We also checked the temporal distribution of LC3 in lysosomal vesicles using a LC3-GFP-mCherry construct which was supposed to emit only free red signals on merger with lysosomes. STHdhQ7/7 cells, up to 48hrs timepoint, showed predominantly green signals that turned red after 72hrs. STHdhQ111/111 cells, on the other hand, showed green/red to free red transition of signal within 48hrs. In STHdhQ111/111 Grb2si cells the lysosomal merger took place very late and only at 96hrs the vesicles became red (GFP quenched). The STHdhQ111/111 scrmbsi cells showed similar results as STHdhQ111/111 cells (Fig: 5D, E). This result showed that STHdhQ111/111 Grb2si cells were not efficient in lysosomal fusion as compared to the STHdhQ111/111 cells, suggests that Grb2 helps in autosomal-lysosomal fusion. We also confirmed this observation by treating the cells with a well known lysosomal inhibitor BafilomycinA1. BafilomycinA1 treatment showed increased LC3II levels in both STHdhQ7/7 and STHdhQ111 /111cells (Figure 5 F, G; n=3) due to inhibition in lysosomal fusion. But in STHdhQ111/111 Grb2si cells no significant change in LC3II levels (Figure 5 F, G; n=3) were observed after bafilomycinA1 treatment, indicating inability of these cells in lysosomal fusion with autophagosomes.
We checked the survivability of the STHdhQ7/7, STHdhQ111/111 and STHdhQ111/111 Grb2si cells using MTT assay (Figure S3 in File S2). The STHdhQ7/7 cells showed maximum survivability followed by STHdhQ111/111 cells and the Grb2si cells showed least survivability amongst the three, possibly due to some effects of knock-down mechanism of Grb2, which also induced growth retardation. Grb2 transfection increased the survivability in all three cases (Figure S3 in File S2). The Dsred transfected cells showed lower survivability compared to normal cells in all cases, this was possibly due to Lipofectamine induced stress in the cells.
Endogenous mutant Htt and Grb2 colocalize with autophagosome
To ascertain the nature of the vesicles where endogenous Htt and Grb2 were colocalized, we stained STHdhQ7/7 and STHdhQ111/111 with specific monoclonal antibodies against the proteins and secondary antibodies tagged with alexa 488 or alexa546, respectively. The single stained cells with anti-Htt antibody showed thread like structures in STHdhQ111/111 but in STHdhQ7/7 cells it showed punctate distribution spread over the cells (Figure S4 in File S2). When stained with anti-Grb2 antibody alone, both the cells showed cytoplasmic distribution with much intense vesicular structures (Figure S4 in File S2). Simultaneous staining of both Htt and Grb2 showed colocalization of the two in STHdhQ111/111 cells but no such colocalization could be observed in STHdhQ7/7 cells (Figure 6 C, D ; ICQ and Pearson’s correlation coefficient values were significantly higher, p<0.01, n=20, Figure S5 in File S2). Further, taking a cue from western blot results, the cells were stained with the autophagosome marker anti-LC3 antibody. Both Htt and Grb2 were separately found to be colocalized with LC3 in STHdhQ111/111 cells but none of them were found to get colocalized with LC3 in STHdhQ7/7 cells (ICQ and Pearson’s correlation coefficient values were significantly higher, for Grb2 and LC3, Figure 6 A, B ICQ p<0.05 and Pearson’s correlation coefficient p<0.001, n=20 and for Htt and LC3, Figure 6 E, F Pearson’s correlation coefficient p<0.01, n=20; see also Figure S5 in File S2). The Htt-Grb2 colocalized structures were also found to be in colocalization with LC3 in STHdhQ111/111 cells in triple protein stained cells (Figure 6 H).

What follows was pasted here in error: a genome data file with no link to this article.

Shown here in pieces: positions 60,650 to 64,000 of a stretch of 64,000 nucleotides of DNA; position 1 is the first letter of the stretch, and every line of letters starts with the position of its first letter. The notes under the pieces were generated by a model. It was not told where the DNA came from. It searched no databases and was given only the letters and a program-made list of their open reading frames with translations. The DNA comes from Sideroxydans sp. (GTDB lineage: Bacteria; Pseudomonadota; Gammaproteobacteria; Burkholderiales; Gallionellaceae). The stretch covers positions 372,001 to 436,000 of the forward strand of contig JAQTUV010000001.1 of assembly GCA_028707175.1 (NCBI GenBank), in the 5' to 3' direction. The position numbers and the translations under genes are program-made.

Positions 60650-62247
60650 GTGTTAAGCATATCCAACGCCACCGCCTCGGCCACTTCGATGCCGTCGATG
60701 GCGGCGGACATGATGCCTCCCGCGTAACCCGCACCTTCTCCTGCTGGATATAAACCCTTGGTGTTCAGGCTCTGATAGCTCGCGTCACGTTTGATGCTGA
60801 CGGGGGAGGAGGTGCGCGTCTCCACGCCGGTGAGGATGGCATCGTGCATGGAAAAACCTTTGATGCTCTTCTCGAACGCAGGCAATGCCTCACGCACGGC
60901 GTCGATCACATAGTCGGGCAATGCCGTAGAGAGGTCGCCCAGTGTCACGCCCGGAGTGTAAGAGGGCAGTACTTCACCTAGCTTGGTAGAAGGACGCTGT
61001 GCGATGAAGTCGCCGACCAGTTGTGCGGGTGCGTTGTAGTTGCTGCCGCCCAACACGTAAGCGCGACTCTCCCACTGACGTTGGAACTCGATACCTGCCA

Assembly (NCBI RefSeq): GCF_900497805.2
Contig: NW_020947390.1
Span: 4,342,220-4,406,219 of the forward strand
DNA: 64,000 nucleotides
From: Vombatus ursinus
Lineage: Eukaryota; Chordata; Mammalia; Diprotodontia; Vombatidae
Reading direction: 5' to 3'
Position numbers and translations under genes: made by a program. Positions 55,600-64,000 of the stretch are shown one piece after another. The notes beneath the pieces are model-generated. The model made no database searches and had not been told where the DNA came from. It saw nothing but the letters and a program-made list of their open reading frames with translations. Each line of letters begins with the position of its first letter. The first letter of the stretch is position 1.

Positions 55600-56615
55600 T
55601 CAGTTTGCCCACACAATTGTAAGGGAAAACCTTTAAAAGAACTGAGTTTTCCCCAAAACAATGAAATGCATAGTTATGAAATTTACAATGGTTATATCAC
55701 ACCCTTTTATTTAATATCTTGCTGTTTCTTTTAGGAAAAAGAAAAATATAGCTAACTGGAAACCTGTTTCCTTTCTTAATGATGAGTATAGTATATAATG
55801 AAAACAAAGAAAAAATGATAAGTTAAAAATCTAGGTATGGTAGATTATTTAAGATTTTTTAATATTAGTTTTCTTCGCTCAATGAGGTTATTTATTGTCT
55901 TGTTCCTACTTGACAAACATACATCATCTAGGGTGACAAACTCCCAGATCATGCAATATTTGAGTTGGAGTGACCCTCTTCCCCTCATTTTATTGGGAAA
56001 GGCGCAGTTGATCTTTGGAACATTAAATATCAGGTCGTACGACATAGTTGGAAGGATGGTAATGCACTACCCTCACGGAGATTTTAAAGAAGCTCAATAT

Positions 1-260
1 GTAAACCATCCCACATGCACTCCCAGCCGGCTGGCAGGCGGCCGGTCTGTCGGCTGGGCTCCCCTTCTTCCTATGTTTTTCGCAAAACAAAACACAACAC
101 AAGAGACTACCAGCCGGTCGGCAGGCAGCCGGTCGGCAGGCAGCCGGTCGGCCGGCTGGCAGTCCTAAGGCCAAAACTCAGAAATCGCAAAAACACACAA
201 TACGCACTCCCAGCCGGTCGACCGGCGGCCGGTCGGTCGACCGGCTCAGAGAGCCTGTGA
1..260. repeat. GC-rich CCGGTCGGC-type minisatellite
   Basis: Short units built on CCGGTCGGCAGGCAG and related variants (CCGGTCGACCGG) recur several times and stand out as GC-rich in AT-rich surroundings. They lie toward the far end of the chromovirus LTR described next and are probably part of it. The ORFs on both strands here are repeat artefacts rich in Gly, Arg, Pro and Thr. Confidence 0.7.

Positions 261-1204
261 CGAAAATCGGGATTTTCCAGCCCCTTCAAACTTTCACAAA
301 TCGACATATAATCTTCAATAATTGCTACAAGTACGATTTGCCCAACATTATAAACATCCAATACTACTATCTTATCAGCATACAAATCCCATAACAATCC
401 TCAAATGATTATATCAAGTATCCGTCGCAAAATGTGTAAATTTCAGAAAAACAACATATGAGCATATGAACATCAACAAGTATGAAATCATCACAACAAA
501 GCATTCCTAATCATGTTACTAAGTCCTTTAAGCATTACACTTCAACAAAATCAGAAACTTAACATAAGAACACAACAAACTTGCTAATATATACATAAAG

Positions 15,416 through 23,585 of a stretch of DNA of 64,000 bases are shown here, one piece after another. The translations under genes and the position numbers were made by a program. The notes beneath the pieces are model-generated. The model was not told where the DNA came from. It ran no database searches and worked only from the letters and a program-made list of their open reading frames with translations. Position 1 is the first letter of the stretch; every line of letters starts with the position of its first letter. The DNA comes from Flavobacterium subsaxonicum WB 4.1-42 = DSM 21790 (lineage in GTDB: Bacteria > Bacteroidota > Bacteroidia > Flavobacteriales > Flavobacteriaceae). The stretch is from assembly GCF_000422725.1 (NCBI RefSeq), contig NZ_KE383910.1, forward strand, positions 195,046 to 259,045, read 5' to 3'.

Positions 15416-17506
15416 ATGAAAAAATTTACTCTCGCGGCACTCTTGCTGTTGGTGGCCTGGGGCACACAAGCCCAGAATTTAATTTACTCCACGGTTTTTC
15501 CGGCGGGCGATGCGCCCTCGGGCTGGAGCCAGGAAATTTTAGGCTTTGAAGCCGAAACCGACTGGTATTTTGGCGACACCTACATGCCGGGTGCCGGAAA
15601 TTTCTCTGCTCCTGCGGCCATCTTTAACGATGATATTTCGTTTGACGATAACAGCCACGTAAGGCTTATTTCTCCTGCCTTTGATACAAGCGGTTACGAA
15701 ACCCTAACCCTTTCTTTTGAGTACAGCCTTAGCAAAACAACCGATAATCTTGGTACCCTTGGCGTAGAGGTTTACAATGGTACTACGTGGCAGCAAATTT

Double stained confocal images of Htt, Grb2 and LC3 in STHdhQ7/7 and STHdhQ111/111 cells. A & B. Grb2 & LC3 in, C & D Htt & Grb2, E&F. Htt & LC3 G&H triple stained images in STHdhQ7/7 and STHdhQ111/111 cells respectively.
We noticed changes in endogenous Htt distribution in different conditions. In STHdhQ7/7 cells Htt had punctate distribution throughout the cell whereas in STHdhQ111/111 cells some fibril like structures were also observed in addition to the puncta. Surprisingly in STHdhQ111 /111Grb2si cells these fibrillar structures were not observed (Figure S6 in File S2). When Grb2 was overexpressed by transfection with Grb2-Dsred, STHdhQ7/7 showed no co-localization with Grb2-Dsred vesicles, whereas STHdhQ111/111 showed co-localization of endogenous Htt with Grb2-Dsred vesicle (Figure S5 in File S2). In case of STHdhQ111 /111Grb2si cells also this co-localization was observed (Figure S6 in File S2).
In the present study, the cellular fate of Grb2 Htt interaction is checked. For the first time, it is demonstrated that endogenous Grb2 is upregulated in HD R6/2 mouse model as well as in a cell model STHdhQ111/111, precluding the possibility of secondary effects. Expectedly, overexpression of mutant Htt exon1 also increases Grb2 protein levels in Neuro2A cells. While investigating the mechanism of Grb2 upregulation in HD models, quite serendipitously it is seen that the transcription factor Foxd3 binds to the Grb2 upstream promoter region and activates its expression. Foxd3, which is upregulated in both R6/2 mice striatum and STHdhQ111/111 cells, hence upregulates Grb2 expression. The phosphorylation of downstream effectors of Grb2 in MAPK signaling pathway are found to be downregulated in STHdhQ111/111 cells. It is reported that downregulation of ERK1/2 phosphorylation increases the levels of Foxd3 . This observation suggests the existence of a feedback loop in the regulation of Grb2, Foxd3 and ERK1/2 phosphorylation.